During the 1990s, she was a close aide and confidante to the then US Congressman Sam Gejdenson, Connecticut Democrat and ranking Democrat on the then international relations committee -- now the foreign affairs committee. She was tipped to be staff director of this committee if Gejdenson was re-elected in 2000 and the Democrats took over the majority in the House. But Gejdenson lost and the Democrats failed to secure a majority and Biswal remained on the minority staff and then on the majority staff of the appropriations subcommittee for the US state department and foreign operations, when the Democrats secured the majority for a short two-year period.
Before being sworn in as USAID’s assistant administrator for Asia on September 20, 2010, for this subcommittee, which has jurisdiction over the state department and USAID, as well as other aspects of the international affairs budget, Biswal provided staff support to appropriations committee chairman David Obey and subcommittee chairwoman Nita Lowey in managing the appropriations and oversight of the US international affairs budget.
During the short period she was not in government service, Biswal served as the director of policy and advocacy at InterAction, the largest alliance of US-based international humanitarian and development nongovernmental organisations and also with the American Red Cross, both in its Washington headquarters and overseas as an international delegate in Armenia, Georgia, and Azerbaijan.
Sources told rediff.com that like her current boss Shah, Biswal too is loved on both sides of the aisle in the Congress and lawmakers have been impressed by her experience and commitment whenever she has appeared before the senate foreign relations and house foreign affairs committees. Thus, they contended that confirmation of her nomination is likely to be non-controversial and a shoo-in.
Biswal has been a popular fixture at Indian American functions and two years ago at the national federation of Indian American Association’s annual convention in Washington, DC, where she was a special awardee and the lead panelist at NFIA’s women’s forum, she spoke of how “gender is such a critical component” of her portfolio, and what “a tremendous honour and personally motivating” it was for her “as an Indian-American woman to be able to work on issues professionally for the Obama administration.”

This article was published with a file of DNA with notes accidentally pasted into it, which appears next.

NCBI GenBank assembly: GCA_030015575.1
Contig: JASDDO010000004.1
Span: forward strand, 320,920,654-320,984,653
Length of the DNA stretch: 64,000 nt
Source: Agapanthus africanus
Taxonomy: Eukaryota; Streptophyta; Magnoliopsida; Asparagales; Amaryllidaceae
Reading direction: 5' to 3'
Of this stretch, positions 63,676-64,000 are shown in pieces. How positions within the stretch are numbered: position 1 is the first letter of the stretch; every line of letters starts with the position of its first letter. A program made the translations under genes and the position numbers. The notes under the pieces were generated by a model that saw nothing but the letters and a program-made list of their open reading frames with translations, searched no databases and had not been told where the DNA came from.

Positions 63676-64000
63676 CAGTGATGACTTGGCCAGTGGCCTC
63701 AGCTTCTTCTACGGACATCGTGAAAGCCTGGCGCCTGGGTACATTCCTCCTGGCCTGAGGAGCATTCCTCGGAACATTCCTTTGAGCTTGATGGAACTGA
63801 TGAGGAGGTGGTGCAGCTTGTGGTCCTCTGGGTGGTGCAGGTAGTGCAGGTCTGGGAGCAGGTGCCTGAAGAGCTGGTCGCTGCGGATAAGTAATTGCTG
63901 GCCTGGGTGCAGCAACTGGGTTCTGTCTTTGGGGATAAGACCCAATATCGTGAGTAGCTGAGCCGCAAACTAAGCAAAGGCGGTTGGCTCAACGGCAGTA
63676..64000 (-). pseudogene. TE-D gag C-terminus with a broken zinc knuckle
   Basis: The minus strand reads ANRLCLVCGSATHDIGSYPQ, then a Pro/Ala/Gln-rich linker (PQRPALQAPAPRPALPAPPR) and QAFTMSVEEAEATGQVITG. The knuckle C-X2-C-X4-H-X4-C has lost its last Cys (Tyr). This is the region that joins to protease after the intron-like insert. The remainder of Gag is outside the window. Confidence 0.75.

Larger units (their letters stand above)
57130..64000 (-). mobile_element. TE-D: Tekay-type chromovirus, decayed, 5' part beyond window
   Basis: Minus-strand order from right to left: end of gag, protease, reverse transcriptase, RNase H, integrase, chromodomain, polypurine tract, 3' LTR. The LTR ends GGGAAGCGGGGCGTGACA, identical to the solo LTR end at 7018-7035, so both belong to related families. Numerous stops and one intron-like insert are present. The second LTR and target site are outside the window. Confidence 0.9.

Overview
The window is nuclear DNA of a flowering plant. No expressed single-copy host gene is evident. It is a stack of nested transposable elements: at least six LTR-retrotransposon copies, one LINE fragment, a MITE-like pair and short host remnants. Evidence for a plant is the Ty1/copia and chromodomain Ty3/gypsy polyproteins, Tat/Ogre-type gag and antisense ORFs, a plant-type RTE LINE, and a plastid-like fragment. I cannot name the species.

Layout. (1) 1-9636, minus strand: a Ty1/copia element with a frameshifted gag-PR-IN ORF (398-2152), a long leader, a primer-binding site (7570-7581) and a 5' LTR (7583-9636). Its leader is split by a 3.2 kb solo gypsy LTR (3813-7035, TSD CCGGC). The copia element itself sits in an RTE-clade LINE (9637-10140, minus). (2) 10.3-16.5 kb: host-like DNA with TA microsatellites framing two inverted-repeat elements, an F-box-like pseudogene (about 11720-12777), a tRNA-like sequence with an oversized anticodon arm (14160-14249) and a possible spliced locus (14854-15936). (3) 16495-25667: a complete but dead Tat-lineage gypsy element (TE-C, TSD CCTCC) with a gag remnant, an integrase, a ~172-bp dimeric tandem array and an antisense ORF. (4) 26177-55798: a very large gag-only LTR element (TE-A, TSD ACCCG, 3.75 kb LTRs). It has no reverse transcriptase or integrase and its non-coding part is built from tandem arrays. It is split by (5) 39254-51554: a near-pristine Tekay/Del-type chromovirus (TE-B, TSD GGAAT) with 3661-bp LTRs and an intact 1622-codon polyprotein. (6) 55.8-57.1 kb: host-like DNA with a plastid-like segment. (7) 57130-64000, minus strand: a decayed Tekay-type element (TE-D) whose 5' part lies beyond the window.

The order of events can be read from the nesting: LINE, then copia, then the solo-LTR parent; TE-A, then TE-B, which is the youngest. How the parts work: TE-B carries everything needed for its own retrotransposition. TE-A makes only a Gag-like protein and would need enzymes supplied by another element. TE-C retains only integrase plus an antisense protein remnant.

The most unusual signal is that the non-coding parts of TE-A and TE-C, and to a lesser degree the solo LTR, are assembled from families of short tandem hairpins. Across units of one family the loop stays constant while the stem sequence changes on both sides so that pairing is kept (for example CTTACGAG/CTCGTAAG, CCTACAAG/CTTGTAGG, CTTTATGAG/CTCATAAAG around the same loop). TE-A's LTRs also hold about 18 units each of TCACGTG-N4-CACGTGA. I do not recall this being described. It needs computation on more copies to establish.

She also detailed the kind of work USAID does in India and how she has been involved with programmes to help women farmers in India. “Over 50 per cent of the farmers in India are women and sometimes we don't recognise this. If you don't empower and invest in women, then you are under-utilising 50 percent of the work force. If you are not working on getting more empowered women legislators, you are underutilising a tremendous force for policy change.”
Women legislators, she said, “tend to focus on different issues from make legislators.” She said she could vouch for that, having worked for both men and women lawmakers on Capitol Hill. “Women legislators clearly tend to zero in more aggressively on issues such as access to health and education,” she added.
Photograph: Nisha Desai Biswal | Courtesy: India Abroad Archives